Hi everyone. I suppose the fact that I dropped off the face of the earth for a few days is as good an example as any of how easy it is to set intentions and then not follow through. I am currently chilling at the Borders in Lincoln Park in the city with five hours to kill, as I had to bust out here ASAP to meet one of my absolute favorite authors and memoirists ever, David Sedaris. (He is out promoting his quirky new children’s-book-for-adults, Squirrel Seeks Chipmunk.) When I found out he was coming yesterday, I instantly transformed into “excited electron” state and buzzed about my house all day quivering in anticipation. My friends, bemused, observed that I like to “collect” authors as people treat movie stars and other celebrities. What can I say? Writers are my own brand of celebrity.
Anyway, this is not a cop-out at all (HA!), be prepared for life’s unexpecteds to crop up unannounced. I’d say anyone dealing with a traumatic injury is familiar enough with the concept; the fact that the onset of the injury occurred at all is enough unexpected, as is anything else that follows it: Who knew it would be so hard to go back?
And by “going back,” I mean any variation of the phrase. It’s tough to go back to old tasks (like tying your hair back or putting on a sock), sometimes old friends (especially the ones who don’t try to understand the new affected you), old hobbies (like dancing).
The antidote to “life getting in the way” (as Scott Smith famously says all the time) is to be flexible. We all like to plan certain aspects of our lives — it’s something we’ve been instilled since we first received handbooks and calendars in middle school. We look at our lives in a similar way as we look at syllabi from our courses.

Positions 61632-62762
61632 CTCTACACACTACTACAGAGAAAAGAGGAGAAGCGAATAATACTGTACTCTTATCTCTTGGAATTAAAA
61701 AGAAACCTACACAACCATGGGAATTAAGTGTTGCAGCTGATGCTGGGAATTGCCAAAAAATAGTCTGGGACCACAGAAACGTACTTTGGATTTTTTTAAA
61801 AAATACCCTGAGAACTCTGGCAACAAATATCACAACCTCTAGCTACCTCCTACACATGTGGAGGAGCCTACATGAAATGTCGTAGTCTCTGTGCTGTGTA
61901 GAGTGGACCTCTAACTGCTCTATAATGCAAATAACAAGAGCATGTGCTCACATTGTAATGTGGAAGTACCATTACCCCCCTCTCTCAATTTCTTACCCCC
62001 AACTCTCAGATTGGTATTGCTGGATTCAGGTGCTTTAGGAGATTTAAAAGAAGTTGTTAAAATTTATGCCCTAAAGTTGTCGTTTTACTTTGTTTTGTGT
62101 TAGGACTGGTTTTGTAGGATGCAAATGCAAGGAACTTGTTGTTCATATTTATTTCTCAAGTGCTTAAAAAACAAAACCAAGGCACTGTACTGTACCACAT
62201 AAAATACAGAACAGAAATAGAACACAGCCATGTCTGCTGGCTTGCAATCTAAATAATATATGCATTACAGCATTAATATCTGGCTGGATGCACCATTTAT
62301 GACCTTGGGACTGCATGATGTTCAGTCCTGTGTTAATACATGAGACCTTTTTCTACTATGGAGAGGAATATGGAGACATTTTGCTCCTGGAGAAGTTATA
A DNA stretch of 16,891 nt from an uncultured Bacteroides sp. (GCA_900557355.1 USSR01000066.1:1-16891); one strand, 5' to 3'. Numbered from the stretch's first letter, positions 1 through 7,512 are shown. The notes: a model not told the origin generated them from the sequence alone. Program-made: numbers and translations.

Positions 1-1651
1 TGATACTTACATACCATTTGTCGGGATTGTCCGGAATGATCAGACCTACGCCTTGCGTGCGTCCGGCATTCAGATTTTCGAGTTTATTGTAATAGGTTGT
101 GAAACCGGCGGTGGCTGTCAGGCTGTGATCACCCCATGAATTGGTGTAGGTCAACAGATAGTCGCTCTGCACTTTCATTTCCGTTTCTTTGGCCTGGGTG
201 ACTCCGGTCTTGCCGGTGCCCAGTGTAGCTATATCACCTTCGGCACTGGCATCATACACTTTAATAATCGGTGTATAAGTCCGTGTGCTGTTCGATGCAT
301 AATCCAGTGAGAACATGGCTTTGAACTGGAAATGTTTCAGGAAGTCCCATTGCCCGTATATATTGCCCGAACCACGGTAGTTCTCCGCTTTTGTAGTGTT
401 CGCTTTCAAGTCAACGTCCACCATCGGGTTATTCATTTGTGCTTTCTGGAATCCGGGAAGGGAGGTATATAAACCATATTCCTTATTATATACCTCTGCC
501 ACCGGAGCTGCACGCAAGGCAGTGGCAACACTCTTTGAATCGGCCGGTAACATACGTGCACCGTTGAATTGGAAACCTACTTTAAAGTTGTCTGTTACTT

They’re our guidelines for what to expect in the future, but if you’ve ever taken a humanities course, you will have experienced adjustments — both major and minor — to the schedule because lessons don’t always go to plan. Sometimes your class builds up momentum and breezes through some parts as though a simple breath, and others, you arrive at a certain point and stay awhile.
And since it’s life, and not a class, all outcomes depend on you. You’re going to get a lot of resistance coming at you from all angles: from friends, certain family, even doctors. Or from life circumstances. (I know a girl who had trauma to both brain and spinal cord, back when we were inpatient together, and when we’d met up years later she told me that after the birth of her [two!] children post-accident, she’d put therapy on the backburner.)
And let’s not forget that a lot of resistance comes from ourselves, too. You know even in the career world, most of us have the fear of success? This fear manifests in myriad ways: procrastination, laziness, indifference.
How often, for example, have you known that writing an e-mail with both hands would be better in terms of your neural reprogramming than just taking the easier (and albeit faster) route and just shooting it out with your one superhand?
Does it happen to me? Of course it does. The conflicts between what we rationally know and our outward behaviors often aren’t the most congruent. Be prepared for that. And not to drive it too deeply into the sand, but be self-aware enough to know yourself and your tendencies. Don’t go against them, but adjust your approaches accordingly.
For instance, I once asked a therapist what to do about the one-handed typing habit. I told her it was too easy for me to just ignore my affected hand and do what was quicker, especially since I write so much. She told me to always start out writing at least five minutes with both hands. Sometimes just five minutes has to be “good enough,” because without it the alternative is “nothing at all.” And if you work particularly well in tandem with others (and letting them keep you accountable), use that to your advantage too. (I’m currently working on having my friend Pete Mockaitis write you a guest article on the subject.)
Flexibility also involves working your way up the scale. Any trainer or therapist regularly exercises flexibility when it comes to planning your routine. I know mine have always taken me out for a “test run” before and modified accordingly. Too easy and they’d bump up the challenge factor, and vice-versa.
As a matter of fact, the very thing I, and perhaps many of you, rely on is exactly the flexibility of the brain or mind to adapt and change itself — in other words, plasticity. Run with it and not against.
To our healing,